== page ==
A: Stroppy people - or at any rate, stroppy people with literary pretensions - are fond of quoting George Bernard Shaw: "A reasonable man adapts himself to his environment. An unreasonable man persists in attempting to adapt his environment to suit himself. Therefore, all progress depends on the unreasonable man."
A creative director argues fiercely for a production budget slightly in excess of the client's total media budget. The account handler declines to put this proposal to the client. The creative director throws a temper tantrum and is accused by the account handler of being unreasonable. "Exactly!" the ECD cries. "And proud of it! Progress depends on unreasonable men!"
It's one of those "So there!" quotations, like "It's the exception that proves the rule". They're seldom challenged, they bring useful discussion to an immediate end and they're usually wrong.
Your own creative director refuses to accept that his environment has changed. He believes in TV ads and that's it. He makes no attempt to adapt himself to this new environment. He is deeply unreasonable; but far from representing progress he represents retreat. I fear for his future.
And I fear for yours, too, if you hang around.
If your agency had any sense, they'd put you in charge of something: like helping the agency adapt to the new environment, for example. Before you look around, why not suggest it to someone? If there's no-one at your agency who thinks it might be a good idea, then I fear for the agency's future. Setting up on your own would be very scary. There are one or two proper agencies who do already get it - those are the ones I'd go for if I were you. The better headhunters will point you in the right direction. Don't give up; be utterly unreasonable in your persistence.
Q: I notice that some big-spending clients are choosing to run a selection of TV ads and get viewers to vote for the one they like best. Isn't this carrying the search for effective advertising to absurd lengths?
A: We've been here briefly before and it's all quite interesting. It's emerged from a number of studies, both here and in the States, that once perfectly normal people have become respondents in a focus group, they adopt quite a different relationship with the brand. They become proprietorial; the brand becomes their brand; they're much more likely to recommend it to others. This backs up lots of other stuff that suggests the greater involvement people have with a brand, the more likely they are to be brand enthusiasts. So I strongly suspect that the real reason for inviting TV viewers to cast their votes for alternative commercials has nothing at all to do with research or effectiveness: it's just a very cheap way of getting lots of people (perhaps even at their expense? That would be wily) to feel a sense of responsibility for a brand's success. Disciples of experiential marketing are everywhere, these days. I think we used to call it sampling.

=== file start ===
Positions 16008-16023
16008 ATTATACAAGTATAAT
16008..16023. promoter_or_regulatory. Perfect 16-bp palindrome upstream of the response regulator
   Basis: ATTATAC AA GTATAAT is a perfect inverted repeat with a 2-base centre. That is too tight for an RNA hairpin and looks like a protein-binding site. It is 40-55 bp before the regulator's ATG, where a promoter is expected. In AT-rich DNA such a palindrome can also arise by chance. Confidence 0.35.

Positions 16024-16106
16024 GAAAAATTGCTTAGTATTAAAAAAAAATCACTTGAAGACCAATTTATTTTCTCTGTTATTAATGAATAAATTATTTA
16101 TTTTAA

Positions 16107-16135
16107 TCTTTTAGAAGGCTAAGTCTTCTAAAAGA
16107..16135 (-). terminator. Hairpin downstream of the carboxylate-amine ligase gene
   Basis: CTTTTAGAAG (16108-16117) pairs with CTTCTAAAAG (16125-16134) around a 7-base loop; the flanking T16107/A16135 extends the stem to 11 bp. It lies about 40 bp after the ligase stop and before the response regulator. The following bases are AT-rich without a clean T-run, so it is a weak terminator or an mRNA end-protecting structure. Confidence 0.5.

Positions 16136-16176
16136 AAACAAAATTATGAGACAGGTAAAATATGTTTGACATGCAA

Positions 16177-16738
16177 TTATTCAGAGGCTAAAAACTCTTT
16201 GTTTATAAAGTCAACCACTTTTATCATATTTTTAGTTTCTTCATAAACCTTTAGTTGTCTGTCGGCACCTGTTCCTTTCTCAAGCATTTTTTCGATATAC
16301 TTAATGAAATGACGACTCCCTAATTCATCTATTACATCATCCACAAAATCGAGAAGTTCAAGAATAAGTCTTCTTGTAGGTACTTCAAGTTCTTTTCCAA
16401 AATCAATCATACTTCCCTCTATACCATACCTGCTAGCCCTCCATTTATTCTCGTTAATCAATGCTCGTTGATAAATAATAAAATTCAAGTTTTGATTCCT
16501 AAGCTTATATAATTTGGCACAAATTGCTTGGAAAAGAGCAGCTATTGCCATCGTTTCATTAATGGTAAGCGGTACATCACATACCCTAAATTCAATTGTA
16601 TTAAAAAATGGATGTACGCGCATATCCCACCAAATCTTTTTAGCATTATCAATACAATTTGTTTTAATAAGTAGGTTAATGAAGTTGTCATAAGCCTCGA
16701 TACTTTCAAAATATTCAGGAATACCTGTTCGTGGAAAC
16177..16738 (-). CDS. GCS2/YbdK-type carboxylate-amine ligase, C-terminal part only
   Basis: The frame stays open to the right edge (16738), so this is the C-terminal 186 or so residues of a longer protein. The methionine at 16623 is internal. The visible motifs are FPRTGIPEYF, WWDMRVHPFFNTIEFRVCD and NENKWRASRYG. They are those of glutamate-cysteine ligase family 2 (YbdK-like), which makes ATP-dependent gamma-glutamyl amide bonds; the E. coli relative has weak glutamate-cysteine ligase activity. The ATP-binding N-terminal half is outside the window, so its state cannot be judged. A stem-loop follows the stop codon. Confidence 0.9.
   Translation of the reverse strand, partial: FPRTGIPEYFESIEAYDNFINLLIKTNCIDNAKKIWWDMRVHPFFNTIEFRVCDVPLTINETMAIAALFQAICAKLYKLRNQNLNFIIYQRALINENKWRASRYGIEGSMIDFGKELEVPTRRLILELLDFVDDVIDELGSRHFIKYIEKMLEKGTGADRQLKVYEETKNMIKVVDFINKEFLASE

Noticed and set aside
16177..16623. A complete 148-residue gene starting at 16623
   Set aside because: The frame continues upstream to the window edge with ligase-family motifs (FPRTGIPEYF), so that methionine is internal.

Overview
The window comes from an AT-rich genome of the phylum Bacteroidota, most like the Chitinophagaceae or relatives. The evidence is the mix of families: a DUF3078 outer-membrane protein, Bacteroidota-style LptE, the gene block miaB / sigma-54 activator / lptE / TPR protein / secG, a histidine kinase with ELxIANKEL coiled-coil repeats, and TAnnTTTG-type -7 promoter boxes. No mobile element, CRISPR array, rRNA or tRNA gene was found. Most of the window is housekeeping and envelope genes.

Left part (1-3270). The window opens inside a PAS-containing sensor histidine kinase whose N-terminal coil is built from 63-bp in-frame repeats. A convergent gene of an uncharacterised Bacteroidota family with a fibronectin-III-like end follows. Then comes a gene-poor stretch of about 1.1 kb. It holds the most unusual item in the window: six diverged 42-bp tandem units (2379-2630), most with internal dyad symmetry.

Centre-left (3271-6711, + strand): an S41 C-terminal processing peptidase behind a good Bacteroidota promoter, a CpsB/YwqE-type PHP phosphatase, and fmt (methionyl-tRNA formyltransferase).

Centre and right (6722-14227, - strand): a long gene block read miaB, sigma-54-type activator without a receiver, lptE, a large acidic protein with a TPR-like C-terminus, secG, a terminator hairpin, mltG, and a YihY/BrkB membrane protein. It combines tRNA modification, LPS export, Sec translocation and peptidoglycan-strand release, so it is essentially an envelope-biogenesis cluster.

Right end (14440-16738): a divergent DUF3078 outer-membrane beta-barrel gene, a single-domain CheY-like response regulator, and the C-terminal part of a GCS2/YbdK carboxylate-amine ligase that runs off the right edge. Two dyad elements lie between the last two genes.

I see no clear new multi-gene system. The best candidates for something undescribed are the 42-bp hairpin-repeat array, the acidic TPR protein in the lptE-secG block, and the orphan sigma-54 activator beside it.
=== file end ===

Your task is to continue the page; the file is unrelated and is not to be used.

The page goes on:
Q: A perplexed agency chief executive writes: what's behind adland's new obsession with carbon neutrality? We're hardly environmental sinners on the scale of BP or Shell. Is it a fad or something I should be seriously thinking about for the future?
A: I think it's probably my fault. I wrote a piece last year about the agency selection process and argued that potential clients, faced with a long list of excellent agencies, looked not for reasons to prefer an agency but for apparently objective reasons to eliminate them. The instance I quoted was: "Do you have an office in Kuala Lumpur?" It's so much easier to tell an agency that they didn't get the business because they haven't got an office in Kuala Lumpur than because you found the creative director a wittering wally. This year's KL question seems to be: "Are you carbon neutral?" Being able to say yes won't guarantee your getting it but it might just stop your losing it.
- "Ask Jeremy", a collection of Jeremy Bullmore's Campaign columns, is available from Haymarket, priced £10. Telephone (020) 8267 4683. Jeremy Bullmore welcomes questions via email@example.com or Campaign, 174 Hammersmith Rd, London W6 7JP.